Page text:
Unless you’ve been living under a rock, it’s quite apparent that all is not well in evangelicalism. We are more divided today than at any other time in recent history. We are fractured and we continue to fracture as lines are being drawn in the sand regarding social justice. With social media as a megaphone, many people are screaming at the world while claiming to be right as they throw one another under the bus with disdain and divisive rhetoric punctuated with emojis and hashtags to drive home the point. Does that sound familiar? Does that sound like biblical Christianity (Eph. 4:31-32)?

One of the most intense areas of division is based on ethnic lines. How do we engage without sinning against one another and against God in this tense season of church history?

Listen to One Another

In recent months and years, many people who embrace social justice ideas have been doing much of the talking, much of the speaking, and much of the preaching. With the release of The Statement on Social Justice and the Gospel in 2018, things changed. The Statement hasn’t caused division, but it has been successful in putting a spotlight upon the division that already existed.

The common technique today is to avoid dealing with real issues. Those with white skin who disagree on matters of social justice are often rejected without consideration and labeled racist. People who have more melanin count who disagree on matters of social justice are often titled an “oreo” or “coon” and completely dismissed from the conversation.

Since the release of The Statement on Social Justice and the Gospel, not one robust theological rebuttal has been released. With all of the men and women who passionately disagree with the Statement—surely someone could take time to demonstrate where the biblical errors are within the Statement. Could it be that most of those who passionately disagree with the document are refusing to listen and could it be that many have not read the Statement that they’re opposing?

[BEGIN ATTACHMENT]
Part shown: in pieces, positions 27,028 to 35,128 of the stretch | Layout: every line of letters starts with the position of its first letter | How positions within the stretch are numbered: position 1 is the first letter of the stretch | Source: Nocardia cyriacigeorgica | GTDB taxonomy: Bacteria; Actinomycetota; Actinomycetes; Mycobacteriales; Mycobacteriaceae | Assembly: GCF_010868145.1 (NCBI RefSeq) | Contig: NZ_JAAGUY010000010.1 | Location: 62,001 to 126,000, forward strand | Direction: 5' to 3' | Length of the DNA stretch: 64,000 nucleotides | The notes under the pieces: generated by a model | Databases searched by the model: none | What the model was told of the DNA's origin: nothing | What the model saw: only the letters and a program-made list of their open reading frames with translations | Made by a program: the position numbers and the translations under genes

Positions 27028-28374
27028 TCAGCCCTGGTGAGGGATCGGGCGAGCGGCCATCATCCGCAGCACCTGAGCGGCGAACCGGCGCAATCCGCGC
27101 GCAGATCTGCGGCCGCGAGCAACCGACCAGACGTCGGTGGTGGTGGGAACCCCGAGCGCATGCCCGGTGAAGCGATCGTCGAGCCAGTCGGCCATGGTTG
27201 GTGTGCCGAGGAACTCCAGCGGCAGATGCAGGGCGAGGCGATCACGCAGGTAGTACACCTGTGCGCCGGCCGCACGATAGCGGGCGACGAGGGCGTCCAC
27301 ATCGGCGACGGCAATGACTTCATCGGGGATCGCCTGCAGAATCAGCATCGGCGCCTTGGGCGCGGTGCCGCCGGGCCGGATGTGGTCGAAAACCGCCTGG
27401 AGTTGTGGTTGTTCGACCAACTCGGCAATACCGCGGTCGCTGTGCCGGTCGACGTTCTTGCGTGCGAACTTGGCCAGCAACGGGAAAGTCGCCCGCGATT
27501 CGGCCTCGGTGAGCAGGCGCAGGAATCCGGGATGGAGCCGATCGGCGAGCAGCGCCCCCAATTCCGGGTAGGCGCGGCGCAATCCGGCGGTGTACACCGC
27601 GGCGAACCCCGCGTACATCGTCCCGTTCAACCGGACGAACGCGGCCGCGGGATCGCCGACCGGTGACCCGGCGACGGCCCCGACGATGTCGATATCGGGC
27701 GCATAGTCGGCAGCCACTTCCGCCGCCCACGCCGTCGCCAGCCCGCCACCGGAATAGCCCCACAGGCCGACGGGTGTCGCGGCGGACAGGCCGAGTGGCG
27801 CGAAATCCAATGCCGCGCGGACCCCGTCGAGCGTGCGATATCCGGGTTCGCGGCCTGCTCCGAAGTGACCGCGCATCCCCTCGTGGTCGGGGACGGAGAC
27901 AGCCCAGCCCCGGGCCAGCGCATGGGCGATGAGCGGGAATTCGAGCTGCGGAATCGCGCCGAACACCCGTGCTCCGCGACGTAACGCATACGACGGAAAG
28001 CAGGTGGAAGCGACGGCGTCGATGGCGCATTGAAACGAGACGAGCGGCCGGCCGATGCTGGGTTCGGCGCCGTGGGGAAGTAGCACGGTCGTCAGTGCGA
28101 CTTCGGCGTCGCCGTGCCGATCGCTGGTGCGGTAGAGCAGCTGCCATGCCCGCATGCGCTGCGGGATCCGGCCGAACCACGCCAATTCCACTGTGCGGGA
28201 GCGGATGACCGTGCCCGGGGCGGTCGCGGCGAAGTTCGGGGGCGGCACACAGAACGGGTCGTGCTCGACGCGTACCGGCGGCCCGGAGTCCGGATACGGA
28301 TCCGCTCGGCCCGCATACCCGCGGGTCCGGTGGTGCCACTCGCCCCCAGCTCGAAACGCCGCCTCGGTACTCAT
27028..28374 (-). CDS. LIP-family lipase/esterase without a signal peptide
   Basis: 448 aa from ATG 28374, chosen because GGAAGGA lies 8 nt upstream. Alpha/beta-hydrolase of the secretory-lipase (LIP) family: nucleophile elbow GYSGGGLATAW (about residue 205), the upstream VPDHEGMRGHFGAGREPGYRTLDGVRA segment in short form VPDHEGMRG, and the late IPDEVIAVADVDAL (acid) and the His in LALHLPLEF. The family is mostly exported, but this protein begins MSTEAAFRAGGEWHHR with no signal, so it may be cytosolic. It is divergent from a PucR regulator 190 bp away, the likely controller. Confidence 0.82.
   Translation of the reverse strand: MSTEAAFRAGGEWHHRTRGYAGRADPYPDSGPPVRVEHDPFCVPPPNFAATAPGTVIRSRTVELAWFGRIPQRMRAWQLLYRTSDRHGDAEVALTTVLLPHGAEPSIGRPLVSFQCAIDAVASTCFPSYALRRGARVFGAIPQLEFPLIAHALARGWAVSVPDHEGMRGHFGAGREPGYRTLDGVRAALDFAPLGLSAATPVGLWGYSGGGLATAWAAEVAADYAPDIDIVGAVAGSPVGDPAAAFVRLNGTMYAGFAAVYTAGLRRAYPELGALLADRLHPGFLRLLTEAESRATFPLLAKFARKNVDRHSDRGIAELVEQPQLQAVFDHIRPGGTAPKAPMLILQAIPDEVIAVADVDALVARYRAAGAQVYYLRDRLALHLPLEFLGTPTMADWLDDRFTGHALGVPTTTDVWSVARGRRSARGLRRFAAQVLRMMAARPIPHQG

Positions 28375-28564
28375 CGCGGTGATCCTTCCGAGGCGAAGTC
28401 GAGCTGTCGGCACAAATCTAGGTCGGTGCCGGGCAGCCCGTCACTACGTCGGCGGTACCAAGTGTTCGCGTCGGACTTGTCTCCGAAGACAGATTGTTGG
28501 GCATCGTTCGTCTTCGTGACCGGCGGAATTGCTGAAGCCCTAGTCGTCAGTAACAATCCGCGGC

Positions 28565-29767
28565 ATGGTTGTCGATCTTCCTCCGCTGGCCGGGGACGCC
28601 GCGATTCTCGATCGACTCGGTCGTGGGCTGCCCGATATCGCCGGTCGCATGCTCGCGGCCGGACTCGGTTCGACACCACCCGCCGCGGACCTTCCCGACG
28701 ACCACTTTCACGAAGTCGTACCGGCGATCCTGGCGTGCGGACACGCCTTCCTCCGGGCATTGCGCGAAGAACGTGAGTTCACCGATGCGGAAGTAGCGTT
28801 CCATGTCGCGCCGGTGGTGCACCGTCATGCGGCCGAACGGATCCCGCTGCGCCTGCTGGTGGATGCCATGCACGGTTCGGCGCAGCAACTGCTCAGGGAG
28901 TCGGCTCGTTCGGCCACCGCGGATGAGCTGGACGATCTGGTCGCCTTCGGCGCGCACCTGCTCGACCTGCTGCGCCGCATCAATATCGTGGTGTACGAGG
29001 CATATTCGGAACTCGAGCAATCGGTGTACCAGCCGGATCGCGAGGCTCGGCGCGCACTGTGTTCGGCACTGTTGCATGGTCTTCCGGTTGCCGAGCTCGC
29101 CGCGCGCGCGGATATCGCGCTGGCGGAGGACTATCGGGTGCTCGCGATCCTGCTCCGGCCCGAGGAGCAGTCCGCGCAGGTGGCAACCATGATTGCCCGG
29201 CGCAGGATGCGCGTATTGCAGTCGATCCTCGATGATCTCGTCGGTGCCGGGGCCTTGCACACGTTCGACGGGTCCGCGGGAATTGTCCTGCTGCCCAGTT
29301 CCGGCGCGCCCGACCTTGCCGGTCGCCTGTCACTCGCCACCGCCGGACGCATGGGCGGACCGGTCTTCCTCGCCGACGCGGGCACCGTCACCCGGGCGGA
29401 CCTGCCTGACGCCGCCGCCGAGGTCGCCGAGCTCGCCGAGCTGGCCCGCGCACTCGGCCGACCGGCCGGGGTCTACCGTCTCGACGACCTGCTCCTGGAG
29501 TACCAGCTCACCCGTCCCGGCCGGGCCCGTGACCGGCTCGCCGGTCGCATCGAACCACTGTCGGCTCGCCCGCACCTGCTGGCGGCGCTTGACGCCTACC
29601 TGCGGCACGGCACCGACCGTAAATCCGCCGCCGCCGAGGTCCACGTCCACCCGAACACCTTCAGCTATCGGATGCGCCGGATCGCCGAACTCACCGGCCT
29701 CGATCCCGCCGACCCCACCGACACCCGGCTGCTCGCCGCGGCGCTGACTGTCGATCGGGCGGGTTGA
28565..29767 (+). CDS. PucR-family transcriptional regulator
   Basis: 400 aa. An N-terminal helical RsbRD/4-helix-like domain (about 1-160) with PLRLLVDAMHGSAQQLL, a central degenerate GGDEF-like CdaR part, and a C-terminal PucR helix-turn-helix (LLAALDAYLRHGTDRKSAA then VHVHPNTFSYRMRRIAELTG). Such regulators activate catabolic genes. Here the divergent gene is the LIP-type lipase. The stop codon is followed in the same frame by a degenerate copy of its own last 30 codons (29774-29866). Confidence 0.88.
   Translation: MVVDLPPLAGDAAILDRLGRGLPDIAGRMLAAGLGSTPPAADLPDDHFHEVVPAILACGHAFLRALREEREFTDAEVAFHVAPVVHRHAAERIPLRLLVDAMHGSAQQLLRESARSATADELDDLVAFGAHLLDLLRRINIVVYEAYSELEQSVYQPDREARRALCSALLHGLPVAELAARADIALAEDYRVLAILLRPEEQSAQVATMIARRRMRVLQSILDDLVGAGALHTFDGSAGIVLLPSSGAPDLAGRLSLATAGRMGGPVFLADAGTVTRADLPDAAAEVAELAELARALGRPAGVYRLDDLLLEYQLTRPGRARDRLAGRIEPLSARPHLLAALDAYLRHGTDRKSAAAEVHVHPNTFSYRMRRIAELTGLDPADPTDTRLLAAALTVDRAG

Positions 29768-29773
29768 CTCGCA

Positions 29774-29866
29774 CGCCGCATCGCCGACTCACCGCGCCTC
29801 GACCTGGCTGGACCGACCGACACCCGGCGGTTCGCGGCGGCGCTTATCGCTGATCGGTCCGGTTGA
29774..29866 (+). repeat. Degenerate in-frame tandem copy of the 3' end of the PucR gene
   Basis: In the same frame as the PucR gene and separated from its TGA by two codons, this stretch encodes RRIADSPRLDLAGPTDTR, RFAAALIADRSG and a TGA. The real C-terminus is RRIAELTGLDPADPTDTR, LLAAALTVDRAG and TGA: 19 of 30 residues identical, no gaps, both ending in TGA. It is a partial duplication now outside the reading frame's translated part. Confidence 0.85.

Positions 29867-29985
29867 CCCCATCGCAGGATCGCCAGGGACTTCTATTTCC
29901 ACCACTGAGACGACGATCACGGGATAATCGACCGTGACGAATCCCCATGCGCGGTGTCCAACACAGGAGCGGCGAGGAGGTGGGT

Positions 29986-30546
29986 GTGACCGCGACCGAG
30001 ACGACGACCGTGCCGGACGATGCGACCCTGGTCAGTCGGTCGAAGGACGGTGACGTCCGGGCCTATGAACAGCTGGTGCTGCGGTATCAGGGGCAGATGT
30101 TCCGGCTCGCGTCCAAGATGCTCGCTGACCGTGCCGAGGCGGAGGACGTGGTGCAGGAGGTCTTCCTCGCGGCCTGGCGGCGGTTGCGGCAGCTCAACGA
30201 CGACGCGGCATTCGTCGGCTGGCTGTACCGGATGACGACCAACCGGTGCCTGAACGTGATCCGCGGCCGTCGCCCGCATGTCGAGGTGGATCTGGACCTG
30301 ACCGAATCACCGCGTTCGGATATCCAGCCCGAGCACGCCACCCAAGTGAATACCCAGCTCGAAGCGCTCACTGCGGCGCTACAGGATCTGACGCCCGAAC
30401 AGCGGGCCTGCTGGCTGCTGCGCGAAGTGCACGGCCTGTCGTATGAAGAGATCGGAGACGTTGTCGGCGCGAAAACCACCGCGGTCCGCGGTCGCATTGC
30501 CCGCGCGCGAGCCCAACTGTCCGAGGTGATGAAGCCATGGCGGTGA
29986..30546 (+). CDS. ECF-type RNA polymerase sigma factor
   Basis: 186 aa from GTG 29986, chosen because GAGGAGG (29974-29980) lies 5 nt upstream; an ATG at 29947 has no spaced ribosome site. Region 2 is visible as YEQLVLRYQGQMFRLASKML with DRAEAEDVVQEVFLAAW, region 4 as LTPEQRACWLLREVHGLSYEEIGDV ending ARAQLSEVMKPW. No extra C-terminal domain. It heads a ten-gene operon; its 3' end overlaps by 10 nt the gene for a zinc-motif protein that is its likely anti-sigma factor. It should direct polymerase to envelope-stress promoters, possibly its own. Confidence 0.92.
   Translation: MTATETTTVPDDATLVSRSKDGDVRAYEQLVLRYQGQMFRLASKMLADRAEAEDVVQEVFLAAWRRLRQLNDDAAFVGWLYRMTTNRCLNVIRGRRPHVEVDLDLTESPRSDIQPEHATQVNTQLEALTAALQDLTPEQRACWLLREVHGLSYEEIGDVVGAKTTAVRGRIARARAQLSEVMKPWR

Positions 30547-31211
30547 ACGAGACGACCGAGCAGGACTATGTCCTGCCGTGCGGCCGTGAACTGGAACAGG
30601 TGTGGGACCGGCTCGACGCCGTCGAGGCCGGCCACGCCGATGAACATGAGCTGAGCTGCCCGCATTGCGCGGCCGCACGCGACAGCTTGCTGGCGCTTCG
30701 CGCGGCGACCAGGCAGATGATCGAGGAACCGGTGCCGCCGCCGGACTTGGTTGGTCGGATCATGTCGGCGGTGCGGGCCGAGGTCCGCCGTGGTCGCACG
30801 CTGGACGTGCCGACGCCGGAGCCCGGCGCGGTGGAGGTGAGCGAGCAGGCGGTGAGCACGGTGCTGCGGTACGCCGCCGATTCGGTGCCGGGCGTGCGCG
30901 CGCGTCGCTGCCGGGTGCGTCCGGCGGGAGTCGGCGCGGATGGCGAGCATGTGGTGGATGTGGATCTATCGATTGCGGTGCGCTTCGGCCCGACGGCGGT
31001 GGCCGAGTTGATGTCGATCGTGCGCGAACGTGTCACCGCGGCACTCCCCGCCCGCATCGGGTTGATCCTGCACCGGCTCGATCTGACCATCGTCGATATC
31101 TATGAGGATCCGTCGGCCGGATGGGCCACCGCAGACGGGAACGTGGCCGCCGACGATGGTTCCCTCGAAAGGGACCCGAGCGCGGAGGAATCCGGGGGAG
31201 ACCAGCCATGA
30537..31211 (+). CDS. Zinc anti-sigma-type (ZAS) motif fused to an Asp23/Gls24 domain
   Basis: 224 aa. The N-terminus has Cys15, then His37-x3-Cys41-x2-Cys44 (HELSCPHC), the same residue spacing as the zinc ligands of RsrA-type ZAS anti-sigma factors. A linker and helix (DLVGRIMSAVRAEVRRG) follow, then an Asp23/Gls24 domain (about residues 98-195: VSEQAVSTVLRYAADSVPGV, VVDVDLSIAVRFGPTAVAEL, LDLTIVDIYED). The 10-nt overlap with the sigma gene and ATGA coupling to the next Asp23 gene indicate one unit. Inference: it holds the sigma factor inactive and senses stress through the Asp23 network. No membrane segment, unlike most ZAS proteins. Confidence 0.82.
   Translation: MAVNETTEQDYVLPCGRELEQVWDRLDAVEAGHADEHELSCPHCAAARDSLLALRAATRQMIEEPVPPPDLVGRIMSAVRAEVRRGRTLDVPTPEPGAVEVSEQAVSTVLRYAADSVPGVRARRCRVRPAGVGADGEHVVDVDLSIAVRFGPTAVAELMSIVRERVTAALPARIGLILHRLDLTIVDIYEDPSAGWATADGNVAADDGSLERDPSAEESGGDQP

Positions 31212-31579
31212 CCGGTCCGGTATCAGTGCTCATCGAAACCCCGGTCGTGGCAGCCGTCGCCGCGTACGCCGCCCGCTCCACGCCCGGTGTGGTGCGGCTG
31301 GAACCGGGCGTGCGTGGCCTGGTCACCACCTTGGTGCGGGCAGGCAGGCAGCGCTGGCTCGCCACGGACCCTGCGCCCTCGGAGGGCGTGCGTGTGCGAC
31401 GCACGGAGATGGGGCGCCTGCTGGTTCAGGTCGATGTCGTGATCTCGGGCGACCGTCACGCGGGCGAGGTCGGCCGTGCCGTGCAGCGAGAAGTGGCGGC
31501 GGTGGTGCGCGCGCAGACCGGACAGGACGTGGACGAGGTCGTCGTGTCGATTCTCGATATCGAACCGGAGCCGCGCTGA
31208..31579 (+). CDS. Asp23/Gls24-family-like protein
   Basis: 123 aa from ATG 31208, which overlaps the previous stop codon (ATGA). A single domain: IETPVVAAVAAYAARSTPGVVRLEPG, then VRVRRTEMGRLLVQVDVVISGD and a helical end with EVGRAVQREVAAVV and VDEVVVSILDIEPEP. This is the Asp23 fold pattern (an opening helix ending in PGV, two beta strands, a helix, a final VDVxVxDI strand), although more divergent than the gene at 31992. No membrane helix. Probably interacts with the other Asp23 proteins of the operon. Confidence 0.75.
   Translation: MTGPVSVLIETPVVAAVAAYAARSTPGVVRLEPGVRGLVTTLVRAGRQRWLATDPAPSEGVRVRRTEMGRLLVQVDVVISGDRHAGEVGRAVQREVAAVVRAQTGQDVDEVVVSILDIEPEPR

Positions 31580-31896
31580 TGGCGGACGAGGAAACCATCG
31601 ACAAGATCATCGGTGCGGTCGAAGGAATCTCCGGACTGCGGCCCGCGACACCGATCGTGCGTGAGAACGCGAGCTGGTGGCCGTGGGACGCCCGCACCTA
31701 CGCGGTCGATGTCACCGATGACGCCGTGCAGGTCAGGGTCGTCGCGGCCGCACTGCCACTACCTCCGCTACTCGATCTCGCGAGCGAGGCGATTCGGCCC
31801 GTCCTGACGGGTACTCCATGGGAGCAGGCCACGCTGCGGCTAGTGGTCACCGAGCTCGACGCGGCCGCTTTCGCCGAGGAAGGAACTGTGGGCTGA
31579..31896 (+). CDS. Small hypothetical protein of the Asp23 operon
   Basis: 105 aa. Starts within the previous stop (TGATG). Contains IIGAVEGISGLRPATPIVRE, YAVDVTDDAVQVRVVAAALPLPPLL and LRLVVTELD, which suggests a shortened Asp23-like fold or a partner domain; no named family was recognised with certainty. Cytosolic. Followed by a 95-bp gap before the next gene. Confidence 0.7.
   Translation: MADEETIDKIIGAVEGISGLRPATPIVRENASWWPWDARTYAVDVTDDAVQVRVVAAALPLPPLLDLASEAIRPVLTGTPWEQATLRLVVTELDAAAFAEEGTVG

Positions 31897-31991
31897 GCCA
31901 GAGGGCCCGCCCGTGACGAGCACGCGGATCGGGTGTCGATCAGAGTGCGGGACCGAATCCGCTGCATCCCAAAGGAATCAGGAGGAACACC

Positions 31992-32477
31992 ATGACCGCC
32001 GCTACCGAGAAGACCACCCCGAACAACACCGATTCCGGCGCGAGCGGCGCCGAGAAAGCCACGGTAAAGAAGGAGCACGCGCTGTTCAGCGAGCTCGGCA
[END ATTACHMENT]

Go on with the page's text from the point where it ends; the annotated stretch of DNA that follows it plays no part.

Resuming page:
Conferences are being held where black speakers are making radical statements suggesting that “whiteness is wicked. It is wicked. It’s rooted in violence, it’s rooted in theft, it’s rooted in plunder, it’s rooted in power, in privilege.” Such statements are publicly praised rather than confronted by other black leaders in evangelical circles. The moment a white person addresses it, he or she becomes a racist. Are white people not allowed to speak? Are white people being asked to sit down and listen while black people do all of the talking? The wise path forward would be to listen. Black people need to listen too (Prov. 15:32).